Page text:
• Sewer construction: Trenchless Solutions Ltd
  • Mechanical & electrical installation: Eric Wright Water Ltd
  • Pumps: Xylem Water Solutions
  • Sewer pipes: FP McCann
Site working area in Moor Road for sewer installation - Courtesy of United Utilities

Site working area in Moor Road for sewer installation – Courtesy of United Utilities

Sewer construction

Various methods of installing the sewer along Moor Road were considered but were split between traditional open-cut and some form of no-dig technology. However, as Moor Road is an important traffic corridor through the village both for vehicles and underground utilities it was important that assessment of the duration that the road could be taken out of service had to be made.

Due to the extensive number of utilities along the road, including water and the existing sewer, the decision was ultimately taken that the most appropriate no-dig approach would be a guided auger bore (GAB) that could be installed beneath all existing services.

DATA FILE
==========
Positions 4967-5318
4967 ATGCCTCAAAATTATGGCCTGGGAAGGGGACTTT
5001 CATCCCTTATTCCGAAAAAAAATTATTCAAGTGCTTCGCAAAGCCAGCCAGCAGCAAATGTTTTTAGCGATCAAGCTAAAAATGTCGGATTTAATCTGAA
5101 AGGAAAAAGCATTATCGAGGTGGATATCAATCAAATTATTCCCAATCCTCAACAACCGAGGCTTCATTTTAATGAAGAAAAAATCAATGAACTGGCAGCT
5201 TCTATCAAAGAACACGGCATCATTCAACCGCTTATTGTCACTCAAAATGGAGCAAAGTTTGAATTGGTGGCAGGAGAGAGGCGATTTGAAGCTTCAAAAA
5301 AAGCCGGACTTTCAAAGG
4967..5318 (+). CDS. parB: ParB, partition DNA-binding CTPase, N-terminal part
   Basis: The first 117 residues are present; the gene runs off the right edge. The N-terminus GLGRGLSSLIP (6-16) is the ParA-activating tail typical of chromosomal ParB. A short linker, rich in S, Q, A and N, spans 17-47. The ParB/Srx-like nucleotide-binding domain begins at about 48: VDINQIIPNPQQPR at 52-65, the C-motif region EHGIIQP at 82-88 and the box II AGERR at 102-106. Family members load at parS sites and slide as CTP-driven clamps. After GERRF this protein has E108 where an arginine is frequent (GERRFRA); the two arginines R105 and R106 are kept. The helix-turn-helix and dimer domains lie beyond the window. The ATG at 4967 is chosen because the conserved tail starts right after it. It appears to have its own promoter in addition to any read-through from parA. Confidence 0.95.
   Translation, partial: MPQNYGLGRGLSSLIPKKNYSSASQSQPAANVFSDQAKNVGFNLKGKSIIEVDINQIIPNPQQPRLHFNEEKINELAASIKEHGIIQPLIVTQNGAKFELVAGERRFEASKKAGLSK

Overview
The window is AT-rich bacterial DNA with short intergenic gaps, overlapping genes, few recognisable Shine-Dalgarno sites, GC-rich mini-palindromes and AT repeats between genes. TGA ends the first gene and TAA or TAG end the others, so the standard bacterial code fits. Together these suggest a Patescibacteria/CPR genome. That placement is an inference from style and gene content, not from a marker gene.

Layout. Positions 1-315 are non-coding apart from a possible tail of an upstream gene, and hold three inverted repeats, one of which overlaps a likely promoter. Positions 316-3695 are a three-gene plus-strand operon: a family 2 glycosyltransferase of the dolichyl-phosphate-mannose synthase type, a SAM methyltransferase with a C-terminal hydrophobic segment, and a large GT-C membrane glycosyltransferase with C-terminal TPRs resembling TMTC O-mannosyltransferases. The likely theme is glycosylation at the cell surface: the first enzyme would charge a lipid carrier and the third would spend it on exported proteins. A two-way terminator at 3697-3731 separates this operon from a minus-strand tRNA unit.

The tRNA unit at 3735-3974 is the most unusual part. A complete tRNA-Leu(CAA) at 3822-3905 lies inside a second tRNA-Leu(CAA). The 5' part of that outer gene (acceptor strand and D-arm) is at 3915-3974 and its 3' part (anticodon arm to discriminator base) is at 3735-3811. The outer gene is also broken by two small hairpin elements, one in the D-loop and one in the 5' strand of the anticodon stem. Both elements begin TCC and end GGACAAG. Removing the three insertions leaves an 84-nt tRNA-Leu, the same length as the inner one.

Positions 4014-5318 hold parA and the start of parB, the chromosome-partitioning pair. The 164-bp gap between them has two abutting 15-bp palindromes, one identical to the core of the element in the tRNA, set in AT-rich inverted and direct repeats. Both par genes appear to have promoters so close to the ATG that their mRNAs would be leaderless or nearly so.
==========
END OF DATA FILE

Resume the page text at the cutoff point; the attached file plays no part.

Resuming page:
Launch and reception shafts were required at maximum intervals of around 50m, which resulted in nine pits being required; it should be noted that all pits were subsequently built up as permanent manhole chambers, apart from one that was required in the junction of Moor Road and The Orchard which was used as a ‘blind’ manhole and ultimately backfilled over the sewer once the GAB had completed the drives on either side.

Work on the sewer section commenced in June 2020 and although the GAB no-dig technique was used to reduce the inconvenience to residents, a significant road closure was needed along Moor Road that would also restrict access to the properties for vehicles.

Temporary car park for residents during closure of Moor Road - Courtesy of United Utilities